En Español

Q. Who is Mr. Smarty Plants?

A: There are those who suspect Wildflower Center volunteers are the culpable and capable culprits. Yet, others think staff members play some, albeit small, role. You can torture us with your plant questions, but we will never reveal the Green Guru's secret identity.

Help us grow by giving to the Plant Database Fund or by becoming a member

Did you know you can access the Native Plant Information Network with your web-enabled smartphone?


Ask Mr. Smarty Plants

Ask Mr. Smarty Plants is a free service provided by the staff and volunteers at the Lady Bird Johnson Wildflower Center.

Search Smarty Plants
See a list of all Smarty Plants questions

Please forgive us, but Mr. Smarty Plants has been overwhelmed by a flood of mail and must take a break for awhile to catch up. We hope to be accepting new questions again soon. Thank you!

Need help with plant identification, visit the plant identification page.

rate this answer
5 ratings

Wednesday - April 02, 2008

From: Johnston, SC
Region: Southeast
Topic: Privacy Screening
Title: Native evergreen trees or shrubs for privacy screen in South Carolina
Answered by: Barbara Medford


Mr. Smarty Plants, we recently lost a grove of eleven 30+ year old white pine trees in a storm this month. They provided a natural 42'x30' screen to the front of our property and home. What type of fast growing (8+ foot) evergreen trees or shrubs would you recommend as replacements? I was considering layering a combination of magnolias and possibly Carolina Silverbells to the house side of the evergreens. We live in USDA Zone 7, Elevation 550', heavy red clay under 2-4" sandy loam topsoil, with high heat and humidity. We do have irrigation to that area. Thank you for your assistance and your web site.


We're assuming you did not want to replace the trees you lost with more Pinus strobus (eastern white pine). They are a very fine native tree, but if you feel they might come down again in another storm, we'll see if we can find something else appropriate. The need for evergreen species does narrow the field, and we found ourselves considering more pines, junipers, hollies, etc.

If we understand you correctly, your intent is to palnt another screen of trees and/or shrubs at the front of your home, with magnolias, possibly Magnolia grandiflora (southern magnolia) or Magnolia virginiana (sweetbay), and Halesia carolina (Carolina silverbell) in the space between the house and the screening trees. These are all North American natives, which is what we recommend at the Lady Bird Johnson Wildflower Center, and all three are natively distributed in South Carolina. Since we don't know the dimensions of your property, we would recommend that you become aware of the mature dimensions of these trees, so you don't get a "grove", cutting off natural light and air circulation around your house. Follow each plant link to a webpage of information on that plant from our Native Plant Database; then, at the bottom of that webpage, there will be a link saying "Search Google for (Name of Plant)". That will take you to a lot more information than we have room for in our webpages. You can do the same with the following lists of shrubs and trees, and hopefully come up with a plan for replacemeny of your previous planting of Pinus strobus (eastern white pine). All of these are also native to South Carolina and should do well under the conditions you have described.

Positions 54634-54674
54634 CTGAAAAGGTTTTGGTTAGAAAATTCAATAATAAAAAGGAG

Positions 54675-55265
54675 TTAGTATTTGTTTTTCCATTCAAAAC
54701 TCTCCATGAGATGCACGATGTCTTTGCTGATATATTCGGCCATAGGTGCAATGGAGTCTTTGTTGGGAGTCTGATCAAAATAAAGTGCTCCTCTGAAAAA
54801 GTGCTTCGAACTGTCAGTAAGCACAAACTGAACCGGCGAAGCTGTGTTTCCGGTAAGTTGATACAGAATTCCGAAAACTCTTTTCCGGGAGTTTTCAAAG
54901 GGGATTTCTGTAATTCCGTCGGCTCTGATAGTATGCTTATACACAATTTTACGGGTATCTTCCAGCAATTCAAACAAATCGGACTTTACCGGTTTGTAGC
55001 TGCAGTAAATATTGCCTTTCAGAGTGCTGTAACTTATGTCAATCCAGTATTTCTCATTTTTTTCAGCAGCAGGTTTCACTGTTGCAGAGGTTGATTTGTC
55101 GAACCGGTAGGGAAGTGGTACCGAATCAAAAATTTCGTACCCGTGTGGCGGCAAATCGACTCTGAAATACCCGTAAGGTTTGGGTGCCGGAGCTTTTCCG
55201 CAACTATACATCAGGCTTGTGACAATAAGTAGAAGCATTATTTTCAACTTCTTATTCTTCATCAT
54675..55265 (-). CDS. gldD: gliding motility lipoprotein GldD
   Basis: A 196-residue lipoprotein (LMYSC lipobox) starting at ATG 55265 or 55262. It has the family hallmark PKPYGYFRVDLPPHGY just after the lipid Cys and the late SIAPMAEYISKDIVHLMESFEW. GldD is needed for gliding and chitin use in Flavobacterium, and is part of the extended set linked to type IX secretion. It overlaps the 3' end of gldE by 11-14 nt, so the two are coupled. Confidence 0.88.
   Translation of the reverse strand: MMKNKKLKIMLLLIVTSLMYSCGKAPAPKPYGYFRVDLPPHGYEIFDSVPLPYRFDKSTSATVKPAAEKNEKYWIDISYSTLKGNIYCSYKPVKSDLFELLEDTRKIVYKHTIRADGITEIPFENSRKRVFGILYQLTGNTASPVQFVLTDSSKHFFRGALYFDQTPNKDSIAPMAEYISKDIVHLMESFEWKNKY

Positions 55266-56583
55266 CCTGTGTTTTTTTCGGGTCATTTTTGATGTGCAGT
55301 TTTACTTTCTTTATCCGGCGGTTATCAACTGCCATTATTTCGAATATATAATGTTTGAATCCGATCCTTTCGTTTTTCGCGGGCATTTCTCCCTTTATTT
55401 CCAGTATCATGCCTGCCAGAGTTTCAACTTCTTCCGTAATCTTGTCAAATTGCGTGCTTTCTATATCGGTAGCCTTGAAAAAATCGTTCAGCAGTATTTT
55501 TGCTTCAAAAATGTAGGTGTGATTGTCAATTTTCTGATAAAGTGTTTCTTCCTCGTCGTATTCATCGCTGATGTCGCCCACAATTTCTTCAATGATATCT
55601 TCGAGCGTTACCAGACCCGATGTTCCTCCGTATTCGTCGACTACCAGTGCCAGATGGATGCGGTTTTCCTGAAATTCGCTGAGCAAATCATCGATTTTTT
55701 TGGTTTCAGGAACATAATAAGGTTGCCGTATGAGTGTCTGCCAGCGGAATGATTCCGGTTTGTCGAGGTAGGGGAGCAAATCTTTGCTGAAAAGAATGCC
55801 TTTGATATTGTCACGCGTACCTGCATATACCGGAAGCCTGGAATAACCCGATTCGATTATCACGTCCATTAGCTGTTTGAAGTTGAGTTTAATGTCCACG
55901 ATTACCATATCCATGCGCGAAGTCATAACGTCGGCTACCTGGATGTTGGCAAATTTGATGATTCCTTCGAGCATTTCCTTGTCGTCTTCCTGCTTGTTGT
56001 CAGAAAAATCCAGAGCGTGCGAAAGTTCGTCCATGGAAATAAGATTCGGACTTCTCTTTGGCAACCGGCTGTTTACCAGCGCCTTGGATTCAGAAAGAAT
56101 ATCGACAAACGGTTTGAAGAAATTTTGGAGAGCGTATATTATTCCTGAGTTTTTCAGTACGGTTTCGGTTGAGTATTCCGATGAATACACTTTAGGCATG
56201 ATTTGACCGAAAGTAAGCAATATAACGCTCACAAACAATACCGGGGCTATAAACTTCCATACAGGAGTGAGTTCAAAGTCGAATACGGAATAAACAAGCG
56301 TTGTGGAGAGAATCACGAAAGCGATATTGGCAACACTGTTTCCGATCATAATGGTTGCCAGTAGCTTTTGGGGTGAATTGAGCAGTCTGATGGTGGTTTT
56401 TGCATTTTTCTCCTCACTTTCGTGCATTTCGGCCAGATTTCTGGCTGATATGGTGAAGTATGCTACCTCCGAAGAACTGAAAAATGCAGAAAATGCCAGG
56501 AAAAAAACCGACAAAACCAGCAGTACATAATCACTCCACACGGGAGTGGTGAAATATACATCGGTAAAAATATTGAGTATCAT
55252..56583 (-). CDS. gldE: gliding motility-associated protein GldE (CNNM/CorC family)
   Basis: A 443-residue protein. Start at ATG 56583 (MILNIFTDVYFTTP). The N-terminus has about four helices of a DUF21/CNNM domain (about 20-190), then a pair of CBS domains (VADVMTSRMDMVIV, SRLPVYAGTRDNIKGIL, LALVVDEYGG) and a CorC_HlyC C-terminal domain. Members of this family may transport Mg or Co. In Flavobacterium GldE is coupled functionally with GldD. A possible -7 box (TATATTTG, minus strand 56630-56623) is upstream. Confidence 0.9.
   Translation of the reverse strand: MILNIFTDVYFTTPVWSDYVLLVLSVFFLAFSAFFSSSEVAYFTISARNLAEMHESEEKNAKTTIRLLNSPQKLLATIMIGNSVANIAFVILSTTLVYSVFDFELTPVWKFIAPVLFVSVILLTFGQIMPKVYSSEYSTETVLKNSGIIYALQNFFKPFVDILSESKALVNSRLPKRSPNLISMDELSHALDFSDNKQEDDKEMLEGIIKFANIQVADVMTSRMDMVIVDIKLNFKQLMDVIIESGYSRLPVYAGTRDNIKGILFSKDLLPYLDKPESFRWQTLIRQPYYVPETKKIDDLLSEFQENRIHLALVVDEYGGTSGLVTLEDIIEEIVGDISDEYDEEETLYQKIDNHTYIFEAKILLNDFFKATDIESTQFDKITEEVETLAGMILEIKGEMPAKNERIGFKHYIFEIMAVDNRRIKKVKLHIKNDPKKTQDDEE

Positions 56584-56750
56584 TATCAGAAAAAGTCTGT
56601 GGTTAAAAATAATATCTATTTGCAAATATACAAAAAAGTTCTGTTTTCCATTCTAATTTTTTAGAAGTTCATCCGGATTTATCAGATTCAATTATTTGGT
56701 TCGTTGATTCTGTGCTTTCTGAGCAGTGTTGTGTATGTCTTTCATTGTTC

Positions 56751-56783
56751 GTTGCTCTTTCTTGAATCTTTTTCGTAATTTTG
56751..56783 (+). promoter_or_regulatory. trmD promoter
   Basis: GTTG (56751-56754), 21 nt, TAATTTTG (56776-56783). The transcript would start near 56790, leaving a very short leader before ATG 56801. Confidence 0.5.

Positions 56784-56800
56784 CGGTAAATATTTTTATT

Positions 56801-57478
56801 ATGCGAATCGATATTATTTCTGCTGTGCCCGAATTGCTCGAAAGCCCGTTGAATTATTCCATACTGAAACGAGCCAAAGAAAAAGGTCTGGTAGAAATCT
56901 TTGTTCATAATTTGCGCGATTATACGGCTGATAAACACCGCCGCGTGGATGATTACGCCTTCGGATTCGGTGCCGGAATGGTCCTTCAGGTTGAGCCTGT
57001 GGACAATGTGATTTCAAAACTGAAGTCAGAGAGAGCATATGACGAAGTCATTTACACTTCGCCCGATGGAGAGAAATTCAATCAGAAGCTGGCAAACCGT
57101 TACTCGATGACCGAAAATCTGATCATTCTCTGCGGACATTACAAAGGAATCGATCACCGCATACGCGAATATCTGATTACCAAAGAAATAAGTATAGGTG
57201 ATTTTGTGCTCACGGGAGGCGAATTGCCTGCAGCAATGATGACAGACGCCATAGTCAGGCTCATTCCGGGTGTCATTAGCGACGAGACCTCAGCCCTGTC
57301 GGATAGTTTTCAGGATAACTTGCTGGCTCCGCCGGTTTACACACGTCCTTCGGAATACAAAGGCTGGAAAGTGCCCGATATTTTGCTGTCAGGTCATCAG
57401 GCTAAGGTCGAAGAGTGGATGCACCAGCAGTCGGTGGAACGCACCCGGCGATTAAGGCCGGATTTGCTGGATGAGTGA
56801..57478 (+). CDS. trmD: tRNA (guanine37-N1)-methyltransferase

Juniperus virginiana (eastern redcedar) - produces a pollen that is a major allergen

Pinus palustris (longleaf pine)


Ilex ambigua (Carolina holly)

Ilex glabra (inkberry)

Ilex myrtifolia (myrtle dahoon)

Ilex opaca (American holly)

Ilex vomitoria (yaupon)

Morella cerifera (wax myrtle)

Morella caroliniensis (southern bayberry) - Images

Magnolia grandiflora

Magnolia virginiana

Halesia carolina

Juniperus virginiana

Pinus palustris

Ilex ambigua

Ilex glabra

Ilex myrtifolia

Ilex opaca

Ilex vomitoria

Morella cerifera



More Privacy Screening Questions

Small evergreen shrubs for part shade in Texas
January 31, 2015 - Mr. Smarty Pants, I'm, for some reason, at odds with myself about a shrub decision. I have need about 8 ft of hedge-like evergreen shrub(s) that I can maintain around 4ft to go under a window. It...
view the full question and answer

Hedge to cover chain link fence
September 04, 2010 - Hi, I would like to hide 250 feet of 6' tall chain link fence on a western facing, sloped, very rocky soiled back yard I had to use a jack hammer to dig the holes. Esthetically I would like to be abl...
view the full question and answer

Shade tolerant plants for privacy from Larchmont NY
April 19, 2014 - Love your site! We have a 4'x4'x50' stone wall, full sun, with a planting bed 30"H by 24"D. We're looking for privacy, so a hedge with pruning is needed. We have looked at Ilex Crenata (8'),...
view the full question and answer

Native vine for a privacy fence in Austin, TX.
June 16, 2015 - I have a vacant lot in Greenshores that has two 6' iron fences. Neighbor planted some sort of vine that grows up and along fence for privacy, white flowers when in bloom, I assume its Jasmine? On ne...
view the full question and answer

Need drought resistant screen at Lake Whitney, Texas
April 14, 2009 - Need drought tolerant shrub for use as screen at Lake Whitney. Will have to survive with little watering.
view the full question and answer

Support the Wildflower Center by Donating Online or Becoming a Member today.
© 2016 Lady Bird Johnson Wildflower Center